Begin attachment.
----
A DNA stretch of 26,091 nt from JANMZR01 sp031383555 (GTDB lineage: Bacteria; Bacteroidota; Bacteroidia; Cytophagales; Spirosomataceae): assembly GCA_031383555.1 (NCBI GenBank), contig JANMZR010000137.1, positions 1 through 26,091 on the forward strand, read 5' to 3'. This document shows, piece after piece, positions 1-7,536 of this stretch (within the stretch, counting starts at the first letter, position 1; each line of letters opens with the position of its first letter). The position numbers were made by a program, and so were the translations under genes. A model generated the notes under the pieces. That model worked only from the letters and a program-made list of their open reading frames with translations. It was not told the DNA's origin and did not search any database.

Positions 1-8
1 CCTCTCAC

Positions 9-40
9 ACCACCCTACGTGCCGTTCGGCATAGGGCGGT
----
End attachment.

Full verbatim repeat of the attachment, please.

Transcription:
A DNA stretch of 26,091 nt from JANMZR01 sp031383555 (GTDB lineage: Bacteria; Bacteroidota; Bacteroidia; Cytophagales; Spirosomataceae): assembly GCA_031383555.1 (NCBI GenBank), contig JANMZR010000137.1, positions 1 through 26,091 on the forward strand, read 5' to 3'. This document shows, piece after piece, positions 1-7,536 of this stretch (within the stretch, counting starts at the first letter, position 1; each line of letters opens with the position of its first letter). The position numbers were made by a program, and so were the translations under genes. A model generated the notes under the pieces. That model worked only from the letters and a program-made list of their open reading frames with translations. It was not told the DNA's origin and did not search any database.

Positions 1-8
1 CCTCTCAC

Positions 9-40
9 ACCACCCTACGTGCCGTTCGGCATAGGGCGGT